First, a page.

Kyrie Irving is a superstar talent but he's also Kyrie Irving
FILE - Brooklyn Nets guard Kyrie Irving looks up at the fans at TD Garden after they defeated the Boston Celtics in Game 4 during an NBA basketball first-round playoff series in Boston, in this Sunday, May 30, 2021, file photo. The Brooklyn Nets won't play Kyrie Irving until he can play in all their games, unwilling to let questions about his vaccination status linger into the season. The Nets announced Tuesday, Oct. 12, 2021, that Irving would not play or practice with them until he could be a full participant, ending the idea that he would play in only road games. Without mentioning his vaccination status, general manager Sean Marks said Irving has made a decision that keeps him from being able to perform with the team. (AP Photo/Elise Amendola, File)
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Let’s be honest, Kyrie Irving is a great basketball player, but he’s not a leader. This doesn’t mean he’s not philanthropic because he is. It doesn’t mean his thoughts on culture and vaccinations aren’t reflected by many because they are. What it means is that on the basketball court, Kyrie has proven time and again that he can’t be trusted to be on a team without causing internal turmoil.

Irving, who has a June 29 deadline on his $36.9 million player option for the 2022-23 season remains unsure of his playing future according to multiple sources at The Athletic. An impasse currently exists among the parties that clears the way for the seven-time All-Star and one-time NBA Champ to consider the open marketplace, those sources said.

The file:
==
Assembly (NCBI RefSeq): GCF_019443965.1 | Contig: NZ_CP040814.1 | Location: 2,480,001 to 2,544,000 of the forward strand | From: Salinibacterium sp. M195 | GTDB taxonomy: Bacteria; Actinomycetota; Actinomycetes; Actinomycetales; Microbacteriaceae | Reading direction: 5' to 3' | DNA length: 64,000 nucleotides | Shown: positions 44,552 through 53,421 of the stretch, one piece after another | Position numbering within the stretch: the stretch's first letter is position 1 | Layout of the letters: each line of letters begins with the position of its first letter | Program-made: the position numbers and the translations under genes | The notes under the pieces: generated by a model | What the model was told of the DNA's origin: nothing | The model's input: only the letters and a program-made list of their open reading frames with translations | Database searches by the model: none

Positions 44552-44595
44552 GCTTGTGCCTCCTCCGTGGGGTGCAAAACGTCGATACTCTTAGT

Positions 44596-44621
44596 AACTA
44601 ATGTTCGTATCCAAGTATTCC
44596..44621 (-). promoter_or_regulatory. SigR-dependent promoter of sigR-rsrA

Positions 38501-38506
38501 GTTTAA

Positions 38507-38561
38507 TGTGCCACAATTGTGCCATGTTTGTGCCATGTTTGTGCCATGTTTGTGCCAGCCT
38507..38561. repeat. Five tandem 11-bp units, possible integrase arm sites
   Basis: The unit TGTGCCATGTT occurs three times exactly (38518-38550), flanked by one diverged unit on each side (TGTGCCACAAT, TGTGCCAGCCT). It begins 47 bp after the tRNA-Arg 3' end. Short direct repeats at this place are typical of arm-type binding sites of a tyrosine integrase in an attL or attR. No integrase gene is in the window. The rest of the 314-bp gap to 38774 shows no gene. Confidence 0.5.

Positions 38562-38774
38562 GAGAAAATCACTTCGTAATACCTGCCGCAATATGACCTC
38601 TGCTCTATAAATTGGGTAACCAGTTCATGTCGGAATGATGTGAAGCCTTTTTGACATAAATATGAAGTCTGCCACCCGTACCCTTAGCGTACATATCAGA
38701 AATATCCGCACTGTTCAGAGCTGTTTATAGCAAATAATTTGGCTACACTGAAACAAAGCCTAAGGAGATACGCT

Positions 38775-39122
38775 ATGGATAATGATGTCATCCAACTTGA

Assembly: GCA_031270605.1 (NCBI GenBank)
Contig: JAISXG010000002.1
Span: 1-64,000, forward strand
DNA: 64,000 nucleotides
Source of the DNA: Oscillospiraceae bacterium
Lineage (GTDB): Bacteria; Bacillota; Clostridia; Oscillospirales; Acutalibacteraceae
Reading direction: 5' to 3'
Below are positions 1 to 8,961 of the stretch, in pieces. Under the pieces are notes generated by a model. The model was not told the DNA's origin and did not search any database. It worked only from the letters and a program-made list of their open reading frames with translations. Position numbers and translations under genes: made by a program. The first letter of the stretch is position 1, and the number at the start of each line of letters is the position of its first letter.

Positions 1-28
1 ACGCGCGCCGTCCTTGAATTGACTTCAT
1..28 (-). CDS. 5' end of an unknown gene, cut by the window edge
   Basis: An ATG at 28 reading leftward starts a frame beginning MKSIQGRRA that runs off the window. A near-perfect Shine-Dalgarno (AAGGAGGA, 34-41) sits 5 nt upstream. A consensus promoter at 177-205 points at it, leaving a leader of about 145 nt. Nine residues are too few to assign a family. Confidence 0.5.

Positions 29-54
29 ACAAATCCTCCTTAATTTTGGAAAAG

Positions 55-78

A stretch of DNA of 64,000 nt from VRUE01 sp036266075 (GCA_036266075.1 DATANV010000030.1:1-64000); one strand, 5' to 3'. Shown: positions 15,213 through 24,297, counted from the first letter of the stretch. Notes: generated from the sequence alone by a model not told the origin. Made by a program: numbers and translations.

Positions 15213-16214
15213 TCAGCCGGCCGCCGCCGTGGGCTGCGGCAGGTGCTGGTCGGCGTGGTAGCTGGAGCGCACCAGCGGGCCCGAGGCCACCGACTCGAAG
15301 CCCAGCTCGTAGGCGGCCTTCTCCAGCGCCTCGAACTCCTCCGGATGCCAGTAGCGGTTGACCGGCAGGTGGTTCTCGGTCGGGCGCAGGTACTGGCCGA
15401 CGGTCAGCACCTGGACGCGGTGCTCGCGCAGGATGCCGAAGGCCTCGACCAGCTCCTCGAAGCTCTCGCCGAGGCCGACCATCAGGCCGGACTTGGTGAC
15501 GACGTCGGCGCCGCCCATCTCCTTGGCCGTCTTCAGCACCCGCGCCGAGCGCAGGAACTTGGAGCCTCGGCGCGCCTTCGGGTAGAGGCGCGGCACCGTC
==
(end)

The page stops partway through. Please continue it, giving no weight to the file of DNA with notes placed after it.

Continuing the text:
Kyrie Irving dribbles off his own foot everywhere he goes

With the blindingly obvious and superior talent of Irving, it’s easy to become fixated on his individual greatness, yet, in a team sport, he has had a long history of leaving coaches, teammates, front offices, and fanbases feeling spurned.

Individually, he’s a sight to see, he can dribble better than most, swish impossible jumpers and finishes at the rim as good as any big man in the NBA. Yet, with all of the talent he’s demonstrated over the years, Kyrie Irving has yet to produce meaningful wins for any of his teams.

In fact, Irving’s on-court play is often averse to team success. Throughout his early career with the Cleveland Cavaliers, he struggled to get them to the next level. It wasn’t until Akron’s prodigal son, Lebron James, returned to Cleveland in 2015 that Irving would shine brightest on their way to a legendary 2016 championship over the Golden State Warriors. After winning the ring, predictably Irving and James fell out and he was sent to Boston. While only on the Celtics roster for two forgettable seasons, Irving’s time in Beantown left himself and the fans mutually disgusted, ending so bad Irving saged the court upon his return to TD Garden.

Kyrie is a basketball mercenary – not martyr

While Irving can do it all on the offensive side of the ball, his talents have been seen at an inconsistent pace for years now. Whether holding out due to the COVID-19 vaccine mandate, practicing Ramadan, or leaving the Nets without notifying anyone, he’s rubbed a lot of people in Brooklyn the wrong way who expected to see him perform with regularity.

A player of Kyrie Irving’s talent level could easily stay with one team throughout his career and have players drafted or traded to build around him, however, because of his recurring actions and reputation as a bad teammate, he’s traveled team-to-team in search of a basketball home for the past five years and it seems he’s not done yet.

A Brooklyn Net for the time being, Kyrie Irving is now reportedly open to playing for a new team where he will surely bring the same energy he’s had throughout his career. While immensely talented, wherever he lands, the fanbase should understand Kyrie is a rental who will likely never take ownership of the spectacular yet inevitable flame-out coming your way.

Hailing from Charlotte North Carolina, born litterateur Ezekiel J. Walker earned a B.A. in Psychology at Winston Salem State University. Walker later published his first creative nonfiction book and has...

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